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LONDON -- According to the Financial Times, the U.K. government is having a powwow to consider buying out the remaining shares in Royal Bank of Scotland (LSE: RBS.L ) that are still in private hands, with a view to boosting the bank's lending to businesses.
RBS is currently 82% owned by taxpayers, and the FT estimates that the acquisition of the remaining 18% would cost in the region of 5 billion pounds, in addition to the 45 billion pounds already invested in saving the bank.
The other bailed-out bank, Lloyds Banking Group (LSE: LLOY.L ) , is only under 41% government ownership, so pursuing all-out ownership of that one would be a good bit less realistic.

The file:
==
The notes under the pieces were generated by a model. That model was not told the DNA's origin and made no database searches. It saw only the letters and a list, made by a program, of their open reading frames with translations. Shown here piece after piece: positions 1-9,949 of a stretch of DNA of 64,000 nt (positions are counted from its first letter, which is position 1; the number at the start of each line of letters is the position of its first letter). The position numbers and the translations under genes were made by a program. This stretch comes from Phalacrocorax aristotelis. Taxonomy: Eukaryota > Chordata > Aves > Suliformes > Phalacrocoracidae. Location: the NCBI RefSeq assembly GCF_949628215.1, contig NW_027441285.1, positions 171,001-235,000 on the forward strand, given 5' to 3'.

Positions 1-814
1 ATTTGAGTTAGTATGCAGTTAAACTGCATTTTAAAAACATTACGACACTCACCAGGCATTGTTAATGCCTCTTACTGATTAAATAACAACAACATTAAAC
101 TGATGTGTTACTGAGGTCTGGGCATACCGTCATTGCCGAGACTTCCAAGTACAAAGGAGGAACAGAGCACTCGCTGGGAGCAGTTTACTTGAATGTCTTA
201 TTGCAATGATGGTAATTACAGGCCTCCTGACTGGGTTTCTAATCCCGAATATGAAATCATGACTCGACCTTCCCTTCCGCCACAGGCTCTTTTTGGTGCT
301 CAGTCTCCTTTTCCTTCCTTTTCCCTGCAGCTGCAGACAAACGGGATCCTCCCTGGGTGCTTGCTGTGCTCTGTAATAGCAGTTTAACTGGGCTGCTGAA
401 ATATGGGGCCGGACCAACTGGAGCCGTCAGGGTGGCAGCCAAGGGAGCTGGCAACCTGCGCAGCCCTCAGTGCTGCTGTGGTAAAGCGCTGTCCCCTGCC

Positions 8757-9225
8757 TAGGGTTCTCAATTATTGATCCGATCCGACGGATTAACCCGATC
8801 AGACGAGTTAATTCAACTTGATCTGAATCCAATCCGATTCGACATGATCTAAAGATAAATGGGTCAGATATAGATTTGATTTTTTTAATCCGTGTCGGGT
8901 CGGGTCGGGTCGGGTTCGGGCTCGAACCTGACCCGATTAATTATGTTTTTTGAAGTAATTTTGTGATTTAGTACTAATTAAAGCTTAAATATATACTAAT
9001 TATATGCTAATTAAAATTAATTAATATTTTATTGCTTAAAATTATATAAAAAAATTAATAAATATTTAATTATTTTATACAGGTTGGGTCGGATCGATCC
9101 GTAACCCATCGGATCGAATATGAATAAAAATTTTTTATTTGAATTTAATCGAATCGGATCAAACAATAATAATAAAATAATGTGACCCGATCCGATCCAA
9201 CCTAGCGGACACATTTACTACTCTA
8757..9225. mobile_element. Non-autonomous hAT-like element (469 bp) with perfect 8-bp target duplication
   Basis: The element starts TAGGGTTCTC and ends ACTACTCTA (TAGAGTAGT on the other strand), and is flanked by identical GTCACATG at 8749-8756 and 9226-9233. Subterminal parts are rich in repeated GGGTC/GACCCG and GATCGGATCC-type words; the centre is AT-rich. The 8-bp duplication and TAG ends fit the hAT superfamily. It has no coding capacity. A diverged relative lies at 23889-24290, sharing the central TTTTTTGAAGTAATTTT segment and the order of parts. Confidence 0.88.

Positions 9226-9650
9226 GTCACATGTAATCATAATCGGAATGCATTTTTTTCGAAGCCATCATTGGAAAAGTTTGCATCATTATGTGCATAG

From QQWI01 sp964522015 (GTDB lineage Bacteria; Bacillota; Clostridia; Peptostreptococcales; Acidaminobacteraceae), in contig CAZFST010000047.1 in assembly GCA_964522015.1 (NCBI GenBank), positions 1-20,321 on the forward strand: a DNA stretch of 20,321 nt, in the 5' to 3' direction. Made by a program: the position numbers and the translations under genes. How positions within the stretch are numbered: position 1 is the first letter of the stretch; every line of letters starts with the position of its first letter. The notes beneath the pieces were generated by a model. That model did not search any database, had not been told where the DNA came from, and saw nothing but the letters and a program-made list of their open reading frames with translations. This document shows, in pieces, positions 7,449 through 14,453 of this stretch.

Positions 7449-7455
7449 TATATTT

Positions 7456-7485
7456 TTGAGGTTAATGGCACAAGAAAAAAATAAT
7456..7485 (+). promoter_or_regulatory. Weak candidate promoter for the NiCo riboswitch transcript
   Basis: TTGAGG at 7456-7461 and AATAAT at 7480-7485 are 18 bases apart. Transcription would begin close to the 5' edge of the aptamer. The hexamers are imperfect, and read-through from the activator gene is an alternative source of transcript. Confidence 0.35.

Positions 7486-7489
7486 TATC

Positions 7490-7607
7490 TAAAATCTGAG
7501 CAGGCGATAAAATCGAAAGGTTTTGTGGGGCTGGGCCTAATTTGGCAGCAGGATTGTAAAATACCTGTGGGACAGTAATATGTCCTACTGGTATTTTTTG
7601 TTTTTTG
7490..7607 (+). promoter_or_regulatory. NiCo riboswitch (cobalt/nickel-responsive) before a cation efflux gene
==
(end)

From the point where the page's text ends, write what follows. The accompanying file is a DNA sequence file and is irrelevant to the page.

The problem is that the government's urging of banks to increase their lending to businesses, coupled with a lengthy program of quantitative easing and the release of cheap cash to banks specifically for that purpose, has not achieved its targets, and smaller firms are still struggling to get the cash they need.
Forcing RBS to crank up its lending is seen by some as the only realistic alternative at the moment.
Chancellor George Osborne is reported to be opposed to a full buyout, as that would land taxpayers with 100% of the bank's debt liability, quite a bit of which is toxic -- but we're 82% in that soup already, so it's not likely to make a great deal of difference.
If the mooted plan does go ahead, there will surely be scrutiny from banking regulators -- a government-owned bank offering cheap loans could potentially raise some competition headaches.
We shall have to wait and see if the FT is right on this one.
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